Marie Roth, registered dietitian for Blythedale Children’s Hospital and Kohl’s Eat Well, Be Well Nutrition Outreach Program, shares five natural ways to boost the immune system to stave off colds and the flu:
1) Get more probiotics or fermented foods
Studies show beneficial strains of bacteria found in probiotics and fermented foods can help prevent cold and flu viruses or significantly lessen their severity and duration. In fact, research links the consumption of probiotics and fermented foods with: an increased number of immune cells, a reduction in episodes of fever, cough and runny nose, a decrease in the need for antibiotic prescriptions and fewer sick days. (NOTE: Fermented and cultured foods include yogurt, kefir, sauerkraut, miso, kimchi, tempeh, kombucha and others)
2) Get more antioxidant-rich foods
A diet full of colorful fruits and vegetables, legumes, nuts, herbs and spices, and green tea fuels the body’s natural defenses. Antioxidants help boost the production of white blood cells, antibodies, natural killer cells- as well as occupy receptor sites thereby blocking the entry of germs. Try this antioxidant-rich salad.
3) Get more exercise
Evidence shows exercise not only helps your immune system fight off simple bacterial and viral infections, it also decreases your chances of developing heart disease, osteoporosis, and cancer. This protection is possibly due to increased flushing out of germs via sweat and urine, increased circulation of antibodies and white blood cells, increased body temperature, and/or a decreased release of stress-related hormones. (NOTE: Extended bouts of intense exercise on a regular basis can have the opposite effect on the immune system.)
4) Get more sleep
Studies have linked inadequate amounts of sleep or abnormal sleep-wake cycles to an increased susceptibility to colds and flus. Not only does more sleep equate to greater levels of disease-fighting white blood cells and lower levels of stress hormones, it also seems the immune system becomes enhanced when the other organ systems and body are at rest. School-aged children need about 10 hours nightly, while adults need a minimum of 7 hours.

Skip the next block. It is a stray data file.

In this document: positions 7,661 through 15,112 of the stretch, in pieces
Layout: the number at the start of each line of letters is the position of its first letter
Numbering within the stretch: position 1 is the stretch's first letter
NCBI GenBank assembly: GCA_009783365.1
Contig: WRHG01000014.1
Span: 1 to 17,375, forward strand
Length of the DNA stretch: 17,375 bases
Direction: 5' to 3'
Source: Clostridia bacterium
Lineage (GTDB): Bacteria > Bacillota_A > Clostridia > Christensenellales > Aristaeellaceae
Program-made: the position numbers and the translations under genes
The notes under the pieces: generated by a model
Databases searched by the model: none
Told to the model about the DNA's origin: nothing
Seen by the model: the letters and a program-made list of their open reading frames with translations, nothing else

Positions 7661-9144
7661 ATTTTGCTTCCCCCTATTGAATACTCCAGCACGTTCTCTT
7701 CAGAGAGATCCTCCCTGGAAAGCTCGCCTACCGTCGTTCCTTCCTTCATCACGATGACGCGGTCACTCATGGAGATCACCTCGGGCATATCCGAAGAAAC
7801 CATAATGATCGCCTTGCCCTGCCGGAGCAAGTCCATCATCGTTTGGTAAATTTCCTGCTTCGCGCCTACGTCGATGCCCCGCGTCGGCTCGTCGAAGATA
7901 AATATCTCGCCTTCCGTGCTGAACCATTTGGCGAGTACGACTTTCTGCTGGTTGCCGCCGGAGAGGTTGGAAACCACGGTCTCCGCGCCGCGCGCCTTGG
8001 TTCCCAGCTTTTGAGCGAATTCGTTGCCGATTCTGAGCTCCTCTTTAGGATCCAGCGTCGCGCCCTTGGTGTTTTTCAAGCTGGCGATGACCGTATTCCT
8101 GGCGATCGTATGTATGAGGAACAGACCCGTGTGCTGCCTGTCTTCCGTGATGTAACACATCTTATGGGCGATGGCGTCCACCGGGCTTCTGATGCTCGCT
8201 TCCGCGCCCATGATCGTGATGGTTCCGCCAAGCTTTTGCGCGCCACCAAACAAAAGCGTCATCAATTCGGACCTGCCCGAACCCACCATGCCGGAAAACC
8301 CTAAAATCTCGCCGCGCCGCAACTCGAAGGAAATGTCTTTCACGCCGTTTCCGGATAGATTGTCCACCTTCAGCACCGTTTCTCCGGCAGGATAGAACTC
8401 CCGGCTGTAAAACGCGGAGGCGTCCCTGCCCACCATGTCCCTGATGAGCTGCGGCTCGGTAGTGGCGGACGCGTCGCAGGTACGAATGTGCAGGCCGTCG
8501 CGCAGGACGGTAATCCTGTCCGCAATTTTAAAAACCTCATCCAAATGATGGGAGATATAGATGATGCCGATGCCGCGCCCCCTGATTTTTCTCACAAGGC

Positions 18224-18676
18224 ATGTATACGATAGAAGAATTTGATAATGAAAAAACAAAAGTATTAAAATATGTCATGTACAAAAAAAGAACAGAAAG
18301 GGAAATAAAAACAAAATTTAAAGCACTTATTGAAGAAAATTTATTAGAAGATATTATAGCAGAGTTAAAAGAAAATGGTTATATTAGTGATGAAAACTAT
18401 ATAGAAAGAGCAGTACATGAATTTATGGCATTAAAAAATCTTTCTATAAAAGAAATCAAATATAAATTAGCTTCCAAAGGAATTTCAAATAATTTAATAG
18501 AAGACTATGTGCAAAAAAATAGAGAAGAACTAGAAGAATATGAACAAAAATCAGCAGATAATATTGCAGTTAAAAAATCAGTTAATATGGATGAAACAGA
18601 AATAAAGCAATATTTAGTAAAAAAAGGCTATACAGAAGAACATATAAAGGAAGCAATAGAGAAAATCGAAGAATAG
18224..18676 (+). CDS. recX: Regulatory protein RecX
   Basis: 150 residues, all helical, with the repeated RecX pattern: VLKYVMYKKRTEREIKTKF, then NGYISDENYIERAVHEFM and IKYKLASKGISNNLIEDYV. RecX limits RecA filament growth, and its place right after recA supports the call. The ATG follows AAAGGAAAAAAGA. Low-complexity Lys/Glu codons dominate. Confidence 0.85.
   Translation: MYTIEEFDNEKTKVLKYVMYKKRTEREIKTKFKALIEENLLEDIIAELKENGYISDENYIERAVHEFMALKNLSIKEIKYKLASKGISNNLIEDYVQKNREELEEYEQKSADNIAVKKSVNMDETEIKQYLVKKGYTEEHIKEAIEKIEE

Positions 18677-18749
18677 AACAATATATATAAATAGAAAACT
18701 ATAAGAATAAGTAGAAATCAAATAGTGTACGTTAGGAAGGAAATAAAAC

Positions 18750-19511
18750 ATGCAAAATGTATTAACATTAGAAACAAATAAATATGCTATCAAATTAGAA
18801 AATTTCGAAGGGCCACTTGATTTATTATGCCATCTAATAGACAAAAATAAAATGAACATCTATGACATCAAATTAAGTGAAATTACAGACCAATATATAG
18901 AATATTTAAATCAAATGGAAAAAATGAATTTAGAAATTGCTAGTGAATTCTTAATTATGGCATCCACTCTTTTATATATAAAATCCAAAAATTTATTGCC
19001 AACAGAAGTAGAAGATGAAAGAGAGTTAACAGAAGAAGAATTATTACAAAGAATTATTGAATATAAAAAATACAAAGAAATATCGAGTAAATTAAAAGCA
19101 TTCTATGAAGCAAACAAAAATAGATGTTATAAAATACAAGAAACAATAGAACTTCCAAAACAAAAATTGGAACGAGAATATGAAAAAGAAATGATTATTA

5) Get more mindful
Studies show reduced stress and mindfulness strategies, such as meditation, can reduce susceptibility to colds and flus likely by improving immune function. Mind-body techniques can dampen inflammation which increases our propensity for numerous diseases and leaves us vulnerable to common infections.
If you fall ill despite all the above preventive measures, make a batch of “Grandma’s Penicillin” aka homemade chicken soup. Hot chicken soup has long been touted as a remedy for symptoms of upper respiratory tract infections. Studies suggests that chicken soup may contain substances with medical activity—such as mild anti-inflammatory effects and stimulation of the mucociliary transport system, which helps clear airways and rid the body of particles and infection.
These materials are provided to you by
Blythedale Children’s Hospital and Kohl’s Eat Well, Be Well Nutrition Outreach Program.
For more tips and information, please visit www.blythedale.org/kohls
Kohl's Eat Well, Be Well Program
Blythedale Children's Hospital, through the generosity of Kohl’s Department Stores, is proud to offer Blythedale and Kohl's Eat Well, Be Well, an innovative outreach program designed to bring health and nutrition education to schools throughout Westchester and Putnam counties. Through this program, Blythedale staff members teach healthy eating habits to children by providing curricula, training and educational tools to school districts throughout the area. The program provides general nutrition guidelines to students, parents and school faculty. Blythedale Children's Hospital offers experts in nutrition and health-education to speak with local parenting groups, PTAs and school personnel.
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